Module A - ubalt.edu

Module A - ubalt.edu

10Base-T Ethernet LAN Copyright 1998 Panko 1 LANs Local Area Networks Limited Geographical Area Single office Single building University campus or industrial park Generally, high speeds Now, most operate at around 10 Mbps 100 Mbps is emerging as the new base speed

Most Data Traffic is Local 2 Standards Setting LANs are Subnets (single networks) Subnet technology is Dominated by OSI Standards (true for LANs) IEEE Creates most LAN Standards Institute for Electrical and Electronic Engineers Submits its standards to ISO and ITU-T for ratification IEEE 802 Committee

LAN standards are set by the IEEE 802 Standards Committee. 802.3 for Ethernet Standards 802.5 for Token-Ring LAN Standards 802.11 for Radio and Infrared Wireless LANs 3 LANs and OSI Architecture OSI is a 7-layer architecture LAN transmission only uses Layers 1 and 2 Layer 1: Physical Layer Connectors, Media, Electrical signaling Layer 2: Data Link Layer Packaging data into frames

Managing transmission over link (error handling, etc.) Access control: when each station may transmit 4 OSI Physical and Data Link Layers Physical Layer (OSI Layer 1) Physical (plugs, media, etc.); Electrical (voltages, timing, etc.) Electrical Signal Station Station AA Connector Plug F4-1 Station Station BB Transmission Medium (telephone wire, etc.) Connector Plug

5 OSI Physical and Data Link Layers Data Link Layer (OSI Layer 2) Frame Frame22 Station Station AA Frame Frame11 Station Station BB 6 Data Link Layer For point-to-point transmission A point-to-point connection is a data link

So is a transmission system shared by multiple devices, only one of which can transmit at a time because of collisions Transmission 7 Data Link Layer First function: Packaging of Data (1s and 0s) PDU at Data Link Layer is called a frame Second Function: Access Control Only one station can transmit at any time If another transmitted, their signals would scramble one another Must control access to (transmission into) the transmission medium 8 Data Link Layer

OSI Data Link Layer (Layer 2) OSI Physical Layer (Layer 1) Logical LogicalLink LinkControl ControlLayer Layer Media MediaAccess AccessControl Control(MAC) (MAC)Layer Layer 802.3 802.3 802.3 802.3 Other 802.3

802.3 Other 10Base-T 10Base-T 10Base-5 10Base-5 Physical Physical Layer Layer 802.5 802.5 Physical Physical Layer Layer 44Mbps Mbps 802.5 802.5 Physical Physical Layer Layer 16 16Mbps

Mbps Other Other Physical Physical Layer Layer OSI OSIData DataLink LinkLayer Layerisissubdivided subdividedinto intotwo twolayers layers Media Mediaaccess accesscontrol control Logical Logicallink linkcontrol control

9 MAC Layer Media Access Control OSI Physical (Layer 1) Media MediaAccess AccessControl Control(MAC) (MAC)Layer Layer 802.3 802.3 802.3 802.3 Other 802.3 802.3 Other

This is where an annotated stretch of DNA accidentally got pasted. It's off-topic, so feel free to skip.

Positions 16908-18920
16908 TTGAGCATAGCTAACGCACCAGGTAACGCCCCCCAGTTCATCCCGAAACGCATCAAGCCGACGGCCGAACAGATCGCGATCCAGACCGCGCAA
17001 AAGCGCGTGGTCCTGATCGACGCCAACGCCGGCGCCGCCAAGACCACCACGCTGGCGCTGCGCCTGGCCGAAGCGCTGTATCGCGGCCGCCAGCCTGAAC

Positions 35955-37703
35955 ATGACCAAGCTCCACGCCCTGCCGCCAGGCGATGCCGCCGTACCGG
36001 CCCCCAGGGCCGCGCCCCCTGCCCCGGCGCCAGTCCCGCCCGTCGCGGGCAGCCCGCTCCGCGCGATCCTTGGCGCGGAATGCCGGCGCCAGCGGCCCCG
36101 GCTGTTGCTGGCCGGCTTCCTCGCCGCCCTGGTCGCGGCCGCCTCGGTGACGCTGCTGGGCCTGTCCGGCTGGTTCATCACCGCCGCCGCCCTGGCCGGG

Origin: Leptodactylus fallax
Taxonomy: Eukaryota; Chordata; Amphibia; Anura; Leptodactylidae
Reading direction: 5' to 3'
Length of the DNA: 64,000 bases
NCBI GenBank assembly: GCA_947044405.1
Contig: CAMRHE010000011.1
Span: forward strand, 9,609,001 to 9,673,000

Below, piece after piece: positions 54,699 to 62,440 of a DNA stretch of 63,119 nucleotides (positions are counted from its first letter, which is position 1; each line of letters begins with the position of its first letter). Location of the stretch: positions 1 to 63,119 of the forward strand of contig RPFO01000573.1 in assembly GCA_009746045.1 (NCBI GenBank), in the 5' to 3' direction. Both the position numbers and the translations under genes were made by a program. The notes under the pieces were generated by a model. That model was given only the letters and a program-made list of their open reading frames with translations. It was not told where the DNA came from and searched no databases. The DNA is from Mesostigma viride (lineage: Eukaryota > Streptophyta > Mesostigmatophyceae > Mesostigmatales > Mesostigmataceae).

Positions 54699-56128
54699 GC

10Base-T 10Base-T 10Base-5 10Base-5 Physical Physical Layer Layer 802.5 802.5 Physical Physical Layer Layer 44Mbps Mbps 802.5 802.5 Physical Physical Layer Layer 16 16Mbps Mbps

Other Other Physical Physical Layer Layer MAC MAClayer layerimplements implementsmedia mediaaccess accesscontrol: control: When Whenaastation stationmay maytransmit transmit Controls Controlsthe theframing framingof ofdata dataalong alongthe

thewire wire 10 Logical Link Control Layer LLC OSI Physical (Layer 1) 802.2 802.2Logical LogicalLink LinkControl ControlLayer Layer 802.3 802.3Media MediaAccess AccessControl Control (MAC Layer) (MAC Layer)

802.5 802.5 MAC MAC 44Mbps Mbps 802.5 802.5 MAC MAC 16 16Mbps Mbps Other Other MAC MAC 802.3 802.3 802.3 802.3 Other

802.3 802.3 Other 10Base-T 10Base-T 10Base-5 10Base-5 Physical Physical Layer Layer 802.5 802.5 Physical Physical Layer Layer 44Mbps Mbps 802.5 802.5 Physical Physical Layer Layer 16

16Mbps Mbps Other Other Physical Physical Layer Layer Provides ProvidesControl ControlFunction Function Begin/end Begin/endconnections connectionsbetween betweenstations stations Error Errorcorrection correction(optional) (optional) 11

Simple LAN Using Ethernet 10Base-T 10Base-T Hub (Multiport Repeater) Unshielded Twisted Pair (UTP) Wiring (4-Pair Bundle) PC NIC RJ-45 Jack RJ-45 jacks 10Base-T UTP Wiring Bundles: 4 Pairs EIA Category 3, 4, or 5 Network Interface Card

12 Ethernet 10Base-T (802.3u) Physical Layer Standard 10 Mbps (10 in 10Base-T) Baseband signaling: Injects voltage changes directly into the wires (Base in 10Base-T) Hubs (Multiport Repeaters) Connect the stations together 10Base-T Hub 13 NICs Network Interface Cards Implement Physical Layer Plug and Electrical Signaling

Implements the Data Link Layer (data packaging, access control, etc.) LLC (802.2) MAC (802.3 MAC) 14 Wiring Unshielded Twisted Pair (UTP) Twisted several times per foot to reduce interference, T in 10Base- and Unshielded No protection except for plastic coating Distance limitation: 100 meters (attenuation, distortion, noise and